Sikh Boy ‘Disappeared’ in Kashmir: Mother Still Waiting After 14 Years

Qazi Zaid


Among the many faces of mothers with “disappeared” sons, sitting in the Pratap park of Srinagar, Aagya Kaur was one of the faces. A part of the monthly sit in protest and a mother whose son was “picked up” and never returned back, Aagya has spent the last 14 years looking for her son Yashpal. “My son was not a militant, why did they pick him up,” she says.

A young boy of 13, who was still in school and going to tuitions for extra classes, Yashpal was Aagya’s elder son. With her husband paralyzed due to an accident, Aagya worked to keep the house running. Working in a hospital and an educational institution as a help staffer, she kept the stove burning. “I worked as a peon in the SSM College so I could keep food on the table. It is difficult for me because I do not know if I have lost my son or if he is still alive.”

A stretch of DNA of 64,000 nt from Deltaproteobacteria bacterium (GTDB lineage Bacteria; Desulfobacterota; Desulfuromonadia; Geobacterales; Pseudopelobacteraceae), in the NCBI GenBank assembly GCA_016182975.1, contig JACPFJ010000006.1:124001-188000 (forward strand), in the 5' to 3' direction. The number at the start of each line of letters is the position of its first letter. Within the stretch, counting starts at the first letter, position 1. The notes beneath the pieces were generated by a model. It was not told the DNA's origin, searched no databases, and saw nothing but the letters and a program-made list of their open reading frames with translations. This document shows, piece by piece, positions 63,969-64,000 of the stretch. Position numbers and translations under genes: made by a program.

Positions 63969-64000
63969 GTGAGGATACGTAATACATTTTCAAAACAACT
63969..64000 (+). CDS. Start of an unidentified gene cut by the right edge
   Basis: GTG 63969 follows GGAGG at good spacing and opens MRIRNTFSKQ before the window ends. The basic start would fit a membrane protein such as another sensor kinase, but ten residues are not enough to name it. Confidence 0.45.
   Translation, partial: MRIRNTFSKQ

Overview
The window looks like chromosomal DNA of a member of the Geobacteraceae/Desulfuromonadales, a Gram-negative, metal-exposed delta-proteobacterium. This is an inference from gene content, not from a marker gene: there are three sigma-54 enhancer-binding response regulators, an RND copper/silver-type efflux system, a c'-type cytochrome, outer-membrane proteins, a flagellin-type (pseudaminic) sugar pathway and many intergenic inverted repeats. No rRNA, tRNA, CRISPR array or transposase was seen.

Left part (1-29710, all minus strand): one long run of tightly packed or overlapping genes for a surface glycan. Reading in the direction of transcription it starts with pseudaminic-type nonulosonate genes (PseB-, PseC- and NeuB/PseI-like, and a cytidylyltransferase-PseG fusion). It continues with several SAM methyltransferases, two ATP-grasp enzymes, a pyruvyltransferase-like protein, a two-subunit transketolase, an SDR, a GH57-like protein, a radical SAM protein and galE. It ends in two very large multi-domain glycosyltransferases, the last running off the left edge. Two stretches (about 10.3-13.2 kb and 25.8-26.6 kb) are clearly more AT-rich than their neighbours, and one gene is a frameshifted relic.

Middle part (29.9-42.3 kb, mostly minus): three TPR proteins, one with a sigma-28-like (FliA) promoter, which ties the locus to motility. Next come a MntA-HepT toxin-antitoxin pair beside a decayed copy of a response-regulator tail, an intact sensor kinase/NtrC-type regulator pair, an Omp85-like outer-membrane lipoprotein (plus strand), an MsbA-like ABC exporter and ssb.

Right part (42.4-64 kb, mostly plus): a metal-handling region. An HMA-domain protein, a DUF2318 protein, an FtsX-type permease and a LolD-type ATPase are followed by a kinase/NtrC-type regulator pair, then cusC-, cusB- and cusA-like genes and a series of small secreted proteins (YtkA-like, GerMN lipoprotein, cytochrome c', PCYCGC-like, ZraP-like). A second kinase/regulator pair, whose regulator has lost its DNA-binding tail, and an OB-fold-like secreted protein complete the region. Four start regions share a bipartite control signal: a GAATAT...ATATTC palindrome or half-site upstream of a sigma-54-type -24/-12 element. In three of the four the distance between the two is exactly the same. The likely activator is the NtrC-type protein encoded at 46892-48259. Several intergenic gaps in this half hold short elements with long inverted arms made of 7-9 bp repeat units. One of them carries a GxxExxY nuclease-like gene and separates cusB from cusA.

After the disappearance of her son, Aagya would often dream about giving him books. She is not educated herself but had a dream to educate her sons. Yashpal, being the elder son, was the first in the family to be educated. Aagya says that she had huge hopes from him. “I do not know if there were other Sardar boys who became militants. My son was not one, he was too young” she says.

It was Ghulam Nabi Parray in the SSM administration who helped Aagya to get her younger son, Rabinder educated. “He helped me in getting my other son educated. He did his higher secondary and Bachelors in Education and is currently doing LLB. I thought I will take all the suffering upon myself and keep my family protected. I worked so my family has a better life.”

Aagya says that the way the government has reacted makes her think if her fight is really worth it. She was about to get a government job but as fate would have it, the order that would place her under employment was taken back. She went to SSM again for employment but there were no posts.

Sitting amongst women whose family members have “disappeared”, Aagya hopes that there will be an enquiry or a miracle which will bring back her son. “I will keep coming here and sit in solidarity with other women who have suffered the same. We cannot give up hope. Hope is what keeps me going,” she says.


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